GLASGOW playmaker Pete Horne has insisted that he and his team-mates can take little or no consolation from having played well for large parts of Monday night’s loss to Leinster.

Warriors coach Danny Wilson praised the character shown by his players in the second half of the 32-19 defeat by the champions, and said they should have taken something from the match, which was a third defeat in four PRO14 outings. But Horne said that fighting spirit should be regarded as a given, and that even though some aspects of the contest could be seen as encouraging, a team of Glasgow’s stature had to demand more of themselves.

“You know, you’d be gutted if anyone questioned our character, the type of blokes that we are,” said the stand-off, who converted two of his team’s three tries, scored by his brother George, D’Arcy Rae and Tom Gordon. “That’s a given: any time you pull on a jersey, you go out there and put your all into it.

“We can’t pat ourselves on the back and feel like we’ve played all right but come away on the wrong side of the scoreboard. We’re a prouder club than that. We should be doing better.

“No-one really cares that we’re playing all right and we’re fronting up a bit. In this business, at professional level, it’s about getting results. We’ve made sure that everyone knows that in the changing room. We’re all gutted, but we just need to look at each other and make sure we turn it round next week.”

Leinster, who have won all four of their games to sit top of Conference A, have used nearly 50 players already this season - proof if any were needed of the unmatched depth of their squad. Glasgow, conversely, are particularly short in some positions, notably second row, where a combination of Scotland call-ups, injury and Covid protocols meant they could not field a specialist replacement in the position.

Having said that, Wilson was able to select an all-international back line for the match at Scotstoun, and Horne, who was on the field along with other Scotland caps such as Sam Johnson, Tommy Seymour and Huw Jones, accepted that they might justifiably have been expected to make a greater contribution to the contest.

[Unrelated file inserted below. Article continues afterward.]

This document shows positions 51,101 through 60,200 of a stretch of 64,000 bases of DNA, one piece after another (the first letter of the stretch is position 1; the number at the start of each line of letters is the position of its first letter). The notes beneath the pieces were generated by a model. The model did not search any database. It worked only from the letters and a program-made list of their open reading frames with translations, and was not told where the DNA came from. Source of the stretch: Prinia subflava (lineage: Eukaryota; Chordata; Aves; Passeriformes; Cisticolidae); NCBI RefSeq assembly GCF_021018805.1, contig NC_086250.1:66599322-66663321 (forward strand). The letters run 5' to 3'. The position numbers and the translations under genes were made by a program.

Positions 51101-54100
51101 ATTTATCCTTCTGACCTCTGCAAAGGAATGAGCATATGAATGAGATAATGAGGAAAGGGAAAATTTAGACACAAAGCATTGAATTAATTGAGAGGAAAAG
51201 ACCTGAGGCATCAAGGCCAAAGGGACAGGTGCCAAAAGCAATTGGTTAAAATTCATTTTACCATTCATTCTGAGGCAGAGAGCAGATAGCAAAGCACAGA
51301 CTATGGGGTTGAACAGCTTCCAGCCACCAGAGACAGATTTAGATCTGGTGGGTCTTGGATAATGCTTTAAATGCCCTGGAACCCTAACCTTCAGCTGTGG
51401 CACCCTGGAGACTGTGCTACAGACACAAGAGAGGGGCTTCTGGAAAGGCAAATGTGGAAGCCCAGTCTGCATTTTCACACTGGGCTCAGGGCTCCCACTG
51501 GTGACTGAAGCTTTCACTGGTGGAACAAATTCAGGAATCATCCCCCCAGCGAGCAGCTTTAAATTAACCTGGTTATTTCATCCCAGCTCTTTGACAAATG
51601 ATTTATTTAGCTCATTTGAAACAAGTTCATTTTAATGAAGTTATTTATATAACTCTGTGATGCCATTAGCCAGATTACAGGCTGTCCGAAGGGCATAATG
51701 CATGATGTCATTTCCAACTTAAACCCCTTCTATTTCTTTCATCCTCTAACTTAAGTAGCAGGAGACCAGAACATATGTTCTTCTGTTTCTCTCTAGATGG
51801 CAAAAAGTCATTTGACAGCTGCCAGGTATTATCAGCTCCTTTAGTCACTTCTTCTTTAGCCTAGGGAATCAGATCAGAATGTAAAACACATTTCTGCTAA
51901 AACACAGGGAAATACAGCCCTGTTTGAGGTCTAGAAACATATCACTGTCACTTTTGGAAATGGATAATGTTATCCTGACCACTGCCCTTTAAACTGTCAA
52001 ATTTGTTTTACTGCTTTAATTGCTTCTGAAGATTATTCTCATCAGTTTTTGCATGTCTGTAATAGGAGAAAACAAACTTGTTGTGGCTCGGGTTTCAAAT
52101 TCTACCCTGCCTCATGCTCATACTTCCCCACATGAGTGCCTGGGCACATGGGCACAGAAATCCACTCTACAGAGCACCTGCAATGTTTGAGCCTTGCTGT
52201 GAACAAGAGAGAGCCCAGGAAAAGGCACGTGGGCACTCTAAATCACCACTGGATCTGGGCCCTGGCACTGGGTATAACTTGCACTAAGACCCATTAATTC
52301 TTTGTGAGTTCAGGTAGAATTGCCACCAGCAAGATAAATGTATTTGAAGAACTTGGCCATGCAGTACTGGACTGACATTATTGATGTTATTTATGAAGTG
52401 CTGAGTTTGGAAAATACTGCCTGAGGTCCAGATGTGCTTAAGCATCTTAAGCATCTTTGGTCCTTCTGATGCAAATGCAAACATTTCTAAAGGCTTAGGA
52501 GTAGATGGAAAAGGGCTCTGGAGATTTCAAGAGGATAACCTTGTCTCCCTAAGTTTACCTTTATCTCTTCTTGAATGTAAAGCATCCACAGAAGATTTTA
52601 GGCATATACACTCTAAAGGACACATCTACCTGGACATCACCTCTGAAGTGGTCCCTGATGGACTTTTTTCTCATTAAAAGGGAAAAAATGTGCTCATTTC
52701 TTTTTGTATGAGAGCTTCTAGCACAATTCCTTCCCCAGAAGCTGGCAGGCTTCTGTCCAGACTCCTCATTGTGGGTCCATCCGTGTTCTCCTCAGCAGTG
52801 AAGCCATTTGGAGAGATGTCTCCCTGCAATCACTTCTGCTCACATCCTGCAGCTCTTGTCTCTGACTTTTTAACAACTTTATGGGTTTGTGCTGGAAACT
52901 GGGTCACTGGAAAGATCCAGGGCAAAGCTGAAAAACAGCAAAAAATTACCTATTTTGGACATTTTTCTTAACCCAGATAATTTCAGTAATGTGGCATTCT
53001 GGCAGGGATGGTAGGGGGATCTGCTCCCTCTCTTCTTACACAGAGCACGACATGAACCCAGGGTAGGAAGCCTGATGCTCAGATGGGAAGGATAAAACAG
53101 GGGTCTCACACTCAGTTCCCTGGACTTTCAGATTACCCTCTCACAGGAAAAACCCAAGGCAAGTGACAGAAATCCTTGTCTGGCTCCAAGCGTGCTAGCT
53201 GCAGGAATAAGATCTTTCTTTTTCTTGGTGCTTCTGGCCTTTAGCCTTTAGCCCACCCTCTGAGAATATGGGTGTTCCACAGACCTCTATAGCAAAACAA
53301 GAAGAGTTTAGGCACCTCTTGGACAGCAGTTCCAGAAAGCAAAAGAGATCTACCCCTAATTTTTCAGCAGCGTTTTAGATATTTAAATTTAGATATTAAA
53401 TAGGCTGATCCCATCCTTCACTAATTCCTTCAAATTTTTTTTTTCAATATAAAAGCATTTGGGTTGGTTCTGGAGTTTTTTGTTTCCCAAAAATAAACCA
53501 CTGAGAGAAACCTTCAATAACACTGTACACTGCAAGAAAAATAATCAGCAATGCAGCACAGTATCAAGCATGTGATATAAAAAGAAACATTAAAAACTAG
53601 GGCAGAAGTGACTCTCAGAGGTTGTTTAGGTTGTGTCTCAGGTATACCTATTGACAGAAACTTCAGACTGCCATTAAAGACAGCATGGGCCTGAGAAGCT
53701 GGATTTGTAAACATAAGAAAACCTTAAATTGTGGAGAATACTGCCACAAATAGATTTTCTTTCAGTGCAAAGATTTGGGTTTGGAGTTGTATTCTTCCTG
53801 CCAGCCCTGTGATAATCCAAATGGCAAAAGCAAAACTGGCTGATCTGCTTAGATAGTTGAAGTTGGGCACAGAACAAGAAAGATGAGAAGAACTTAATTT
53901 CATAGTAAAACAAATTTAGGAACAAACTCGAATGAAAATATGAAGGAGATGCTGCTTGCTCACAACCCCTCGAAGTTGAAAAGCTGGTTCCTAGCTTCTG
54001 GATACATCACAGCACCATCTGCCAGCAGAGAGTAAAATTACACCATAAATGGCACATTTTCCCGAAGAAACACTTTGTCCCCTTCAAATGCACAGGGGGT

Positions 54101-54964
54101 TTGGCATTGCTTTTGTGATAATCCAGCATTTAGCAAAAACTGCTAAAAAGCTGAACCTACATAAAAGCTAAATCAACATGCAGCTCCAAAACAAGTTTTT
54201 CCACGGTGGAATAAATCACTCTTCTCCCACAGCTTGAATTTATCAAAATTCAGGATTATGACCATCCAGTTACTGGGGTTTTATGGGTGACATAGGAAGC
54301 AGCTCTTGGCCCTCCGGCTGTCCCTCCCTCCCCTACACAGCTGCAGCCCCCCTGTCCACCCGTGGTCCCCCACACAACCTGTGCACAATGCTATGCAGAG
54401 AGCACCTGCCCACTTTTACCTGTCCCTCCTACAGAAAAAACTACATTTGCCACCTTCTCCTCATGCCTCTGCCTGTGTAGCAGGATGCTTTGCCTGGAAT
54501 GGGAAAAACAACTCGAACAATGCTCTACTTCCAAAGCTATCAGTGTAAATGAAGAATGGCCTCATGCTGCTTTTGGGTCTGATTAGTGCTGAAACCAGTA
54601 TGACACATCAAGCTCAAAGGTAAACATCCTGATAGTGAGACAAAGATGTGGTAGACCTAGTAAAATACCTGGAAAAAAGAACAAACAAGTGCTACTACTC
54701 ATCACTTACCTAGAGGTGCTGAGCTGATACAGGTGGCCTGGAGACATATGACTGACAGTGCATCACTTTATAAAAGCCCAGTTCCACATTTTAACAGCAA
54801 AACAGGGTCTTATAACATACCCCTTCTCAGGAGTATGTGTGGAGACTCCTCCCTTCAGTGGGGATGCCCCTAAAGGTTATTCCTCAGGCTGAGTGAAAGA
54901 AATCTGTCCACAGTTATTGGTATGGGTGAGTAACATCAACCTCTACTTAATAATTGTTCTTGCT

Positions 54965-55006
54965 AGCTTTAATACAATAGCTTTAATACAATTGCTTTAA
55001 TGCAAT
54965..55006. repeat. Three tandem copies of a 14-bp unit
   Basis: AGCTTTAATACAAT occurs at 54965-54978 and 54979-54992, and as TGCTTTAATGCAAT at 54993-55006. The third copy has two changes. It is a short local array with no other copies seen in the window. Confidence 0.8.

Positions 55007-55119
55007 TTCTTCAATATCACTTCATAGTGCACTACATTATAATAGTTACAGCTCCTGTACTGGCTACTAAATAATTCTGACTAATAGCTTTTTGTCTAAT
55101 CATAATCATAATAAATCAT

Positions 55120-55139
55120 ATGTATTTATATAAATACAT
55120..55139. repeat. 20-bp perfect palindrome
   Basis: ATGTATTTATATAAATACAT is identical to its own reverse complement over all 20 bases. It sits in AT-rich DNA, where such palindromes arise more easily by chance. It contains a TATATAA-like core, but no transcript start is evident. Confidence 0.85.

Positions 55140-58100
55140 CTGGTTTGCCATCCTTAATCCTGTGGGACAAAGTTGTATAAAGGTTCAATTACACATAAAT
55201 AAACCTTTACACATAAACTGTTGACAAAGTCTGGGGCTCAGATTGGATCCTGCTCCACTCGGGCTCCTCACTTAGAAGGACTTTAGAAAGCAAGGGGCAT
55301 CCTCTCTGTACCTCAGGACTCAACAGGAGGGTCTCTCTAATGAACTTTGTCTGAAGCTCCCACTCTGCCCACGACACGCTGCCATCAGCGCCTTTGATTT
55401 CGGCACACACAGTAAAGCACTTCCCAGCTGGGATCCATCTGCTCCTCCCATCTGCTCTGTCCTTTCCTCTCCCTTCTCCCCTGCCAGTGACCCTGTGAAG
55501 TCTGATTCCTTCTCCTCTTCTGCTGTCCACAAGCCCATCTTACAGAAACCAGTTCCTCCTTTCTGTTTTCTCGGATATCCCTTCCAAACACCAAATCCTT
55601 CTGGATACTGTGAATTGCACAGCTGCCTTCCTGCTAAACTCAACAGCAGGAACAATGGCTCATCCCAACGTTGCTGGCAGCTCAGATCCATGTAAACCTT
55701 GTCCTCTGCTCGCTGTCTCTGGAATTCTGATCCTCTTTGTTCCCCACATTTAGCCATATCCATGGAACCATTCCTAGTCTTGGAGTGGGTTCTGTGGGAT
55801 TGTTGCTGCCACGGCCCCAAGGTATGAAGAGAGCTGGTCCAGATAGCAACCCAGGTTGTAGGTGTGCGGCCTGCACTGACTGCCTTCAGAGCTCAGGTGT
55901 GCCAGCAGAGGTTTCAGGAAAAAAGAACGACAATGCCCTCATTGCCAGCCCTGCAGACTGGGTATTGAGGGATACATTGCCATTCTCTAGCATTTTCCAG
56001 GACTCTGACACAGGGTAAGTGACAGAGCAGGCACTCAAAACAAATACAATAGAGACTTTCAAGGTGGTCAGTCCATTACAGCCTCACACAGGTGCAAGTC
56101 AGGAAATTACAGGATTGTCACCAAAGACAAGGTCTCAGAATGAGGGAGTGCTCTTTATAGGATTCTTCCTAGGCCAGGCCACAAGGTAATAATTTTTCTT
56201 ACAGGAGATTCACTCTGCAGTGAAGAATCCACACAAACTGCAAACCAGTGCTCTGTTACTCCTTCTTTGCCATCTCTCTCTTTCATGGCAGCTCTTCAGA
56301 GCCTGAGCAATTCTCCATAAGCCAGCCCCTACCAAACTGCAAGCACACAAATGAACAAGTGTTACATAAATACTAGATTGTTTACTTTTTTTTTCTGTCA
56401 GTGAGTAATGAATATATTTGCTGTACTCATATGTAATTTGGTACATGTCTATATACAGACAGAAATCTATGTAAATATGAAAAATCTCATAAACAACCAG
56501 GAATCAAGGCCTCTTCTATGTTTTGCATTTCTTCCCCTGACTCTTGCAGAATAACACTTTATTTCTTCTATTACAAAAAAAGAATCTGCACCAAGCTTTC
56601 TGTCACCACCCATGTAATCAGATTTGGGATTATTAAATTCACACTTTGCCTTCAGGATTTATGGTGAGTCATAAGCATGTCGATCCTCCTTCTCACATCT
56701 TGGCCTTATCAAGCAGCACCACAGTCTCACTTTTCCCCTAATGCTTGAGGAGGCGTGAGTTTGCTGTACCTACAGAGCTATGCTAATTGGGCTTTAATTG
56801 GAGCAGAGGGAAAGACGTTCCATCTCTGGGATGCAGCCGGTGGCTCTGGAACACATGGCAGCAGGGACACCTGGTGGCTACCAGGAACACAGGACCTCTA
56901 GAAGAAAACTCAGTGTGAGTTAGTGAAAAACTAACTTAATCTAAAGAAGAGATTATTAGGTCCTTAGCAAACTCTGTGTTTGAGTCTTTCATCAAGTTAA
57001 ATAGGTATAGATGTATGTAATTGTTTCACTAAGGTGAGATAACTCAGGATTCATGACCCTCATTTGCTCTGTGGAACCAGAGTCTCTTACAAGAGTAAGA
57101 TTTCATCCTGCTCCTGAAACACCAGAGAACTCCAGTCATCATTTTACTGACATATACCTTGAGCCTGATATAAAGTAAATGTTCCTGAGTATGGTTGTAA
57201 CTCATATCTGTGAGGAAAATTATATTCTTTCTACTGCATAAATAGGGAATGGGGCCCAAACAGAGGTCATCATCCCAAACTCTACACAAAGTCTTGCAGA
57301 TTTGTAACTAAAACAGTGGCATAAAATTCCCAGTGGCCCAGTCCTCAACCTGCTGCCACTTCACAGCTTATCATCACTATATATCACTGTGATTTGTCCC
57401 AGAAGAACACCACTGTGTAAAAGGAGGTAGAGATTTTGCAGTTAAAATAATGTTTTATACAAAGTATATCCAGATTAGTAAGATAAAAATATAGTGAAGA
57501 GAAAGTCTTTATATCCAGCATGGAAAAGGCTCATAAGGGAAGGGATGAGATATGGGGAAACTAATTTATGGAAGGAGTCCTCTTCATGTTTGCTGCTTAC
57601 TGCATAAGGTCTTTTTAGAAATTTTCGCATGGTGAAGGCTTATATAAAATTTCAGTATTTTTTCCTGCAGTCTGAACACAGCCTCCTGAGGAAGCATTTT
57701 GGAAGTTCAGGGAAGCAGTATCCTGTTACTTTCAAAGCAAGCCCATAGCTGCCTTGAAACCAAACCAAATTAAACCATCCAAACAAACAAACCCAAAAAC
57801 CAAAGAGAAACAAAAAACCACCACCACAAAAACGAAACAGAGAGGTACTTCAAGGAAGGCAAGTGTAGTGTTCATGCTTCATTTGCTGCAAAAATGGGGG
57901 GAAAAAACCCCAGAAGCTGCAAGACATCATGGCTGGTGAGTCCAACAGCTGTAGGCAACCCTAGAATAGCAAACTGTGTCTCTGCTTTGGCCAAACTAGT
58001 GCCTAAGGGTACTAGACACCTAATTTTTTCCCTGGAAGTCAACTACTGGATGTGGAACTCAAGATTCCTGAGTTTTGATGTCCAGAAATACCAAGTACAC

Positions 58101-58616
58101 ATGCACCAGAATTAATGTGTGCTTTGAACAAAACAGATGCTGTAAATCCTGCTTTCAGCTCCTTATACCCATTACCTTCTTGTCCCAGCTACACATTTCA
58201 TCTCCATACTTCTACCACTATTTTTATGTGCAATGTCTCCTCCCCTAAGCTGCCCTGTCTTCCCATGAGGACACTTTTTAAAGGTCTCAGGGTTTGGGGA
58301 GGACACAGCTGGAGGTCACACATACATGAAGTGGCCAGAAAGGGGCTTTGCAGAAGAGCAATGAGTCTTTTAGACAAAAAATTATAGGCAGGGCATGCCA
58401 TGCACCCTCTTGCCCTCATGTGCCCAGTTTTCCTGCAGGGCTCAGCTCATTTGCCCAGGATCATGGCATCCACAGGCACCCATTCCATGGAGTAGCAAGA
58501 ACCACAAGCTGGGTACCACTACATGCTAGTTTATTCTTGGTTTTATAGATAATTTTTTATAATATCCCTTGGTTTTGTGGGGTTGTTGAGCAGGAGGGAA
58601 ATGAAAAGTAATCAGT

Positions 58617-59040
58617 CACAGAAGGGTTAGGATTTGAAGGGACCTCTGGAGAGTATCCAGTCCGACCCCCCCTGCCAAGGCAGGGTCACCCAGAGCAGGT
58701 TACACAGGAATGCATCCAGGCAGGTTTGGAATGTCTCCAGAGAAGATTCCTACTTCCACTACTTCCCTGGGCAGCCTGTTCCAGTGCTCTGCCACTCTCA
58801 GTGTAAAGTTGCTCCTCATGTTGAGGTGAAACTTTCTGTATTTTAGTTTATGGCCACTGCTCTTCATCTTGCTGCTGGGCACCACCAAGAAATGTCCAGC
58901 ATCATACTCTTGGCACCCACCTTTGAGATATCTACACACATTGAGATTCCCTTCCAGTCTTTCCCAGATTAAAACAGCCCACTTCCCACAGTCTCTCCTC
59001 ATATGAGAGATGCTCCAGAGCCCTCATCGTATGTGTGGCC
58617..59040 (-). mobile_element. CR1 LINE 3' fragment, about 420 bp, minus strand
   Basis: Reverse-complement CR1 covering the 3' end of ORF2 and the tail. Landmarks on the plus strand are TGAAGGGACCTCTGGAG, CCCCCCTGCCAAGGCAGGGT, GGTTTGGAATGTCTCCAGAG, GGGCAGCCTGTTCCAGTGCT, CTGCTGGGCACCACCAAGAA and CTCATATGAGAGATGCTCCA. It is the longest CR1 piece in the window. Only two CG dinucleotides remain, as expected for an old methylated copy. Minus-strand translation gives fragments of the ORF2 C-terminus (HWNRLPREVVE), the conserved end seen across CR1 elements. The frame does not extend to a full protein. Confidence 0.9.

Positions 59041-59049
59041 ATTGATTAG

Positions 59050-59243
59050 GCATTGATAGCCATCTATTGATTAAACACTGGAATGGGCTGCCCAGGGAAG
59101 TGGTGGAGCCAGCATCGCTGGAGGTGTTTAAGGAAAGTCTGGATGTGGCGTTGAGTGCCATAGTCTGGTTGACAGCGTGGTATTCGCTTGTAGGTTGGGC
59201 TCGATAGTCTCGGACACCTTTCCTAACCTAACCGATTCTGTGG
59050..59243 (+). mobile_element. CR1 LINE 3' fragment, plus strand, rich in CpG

“There were some young boys who did well,” he continued. “But specially with that back line we had out on the field, it was a great back line and we should have been doing more with what we had.

“I think we gave up a couple of really soft tries. They took their chances. They were really clinical: when they got into our 22 they made us pay. They’re very good at holding onto the ball.

“We had a couple of chances . . . We’d make a mistake at the lineout or we’d cough up the ball. They made us work for our scores and there was a couple of times when we didn’t make them. Disappointing. Disappointing.”

The main grounds for encouragement at this stage of the season is that Glasgow are not doing too much wrong. They never threatened to get the better of Leinster, but they might well have ended up on top in their other two defeats, by Connacht and Ospreys.

In other words, as Horne accepted, it is plausible to think that they may be on the brink of putting together a decent run of results, even if their next game away to Ulster looks a formidable task. “It doesn’t get any easier - we go to Belfast next week, next Monday night, and we need to have a good week’s training.

“Yeah, we’ll try and build. It’s a tough one at the moment, I’m pretty gutted, I think everyone in the changing room is. But I’m sure when we review it there will be a few quick fixes, hopefully, in our defence, and we can try and build on that for next week.”

The Leinster match was the first of a series of Monday-night fixtures for the Warriors, and Horne admitted there was a very different feel to the week leading up to the game. “It was so bizarre. You know, the weirdest thing was Saturday morning - getting up on a Saturday and coming in . . . Normally you’re getting ready for game day, you’re excited, and instead we had a full day’s training.

“It was so weird. I think it’s almost harder for the families as well. Their week just revolves around our games.

“Sunday as well. Coming in and doing a team run and then going up the road, it felt like a Friday. And for it to be a Sunday and everyone’s kind of sleepy . . . .

“It’s something we’ll have to get used to. We’ve got quite a few Monday-night games, so we’ll get used to it, I’m sure.”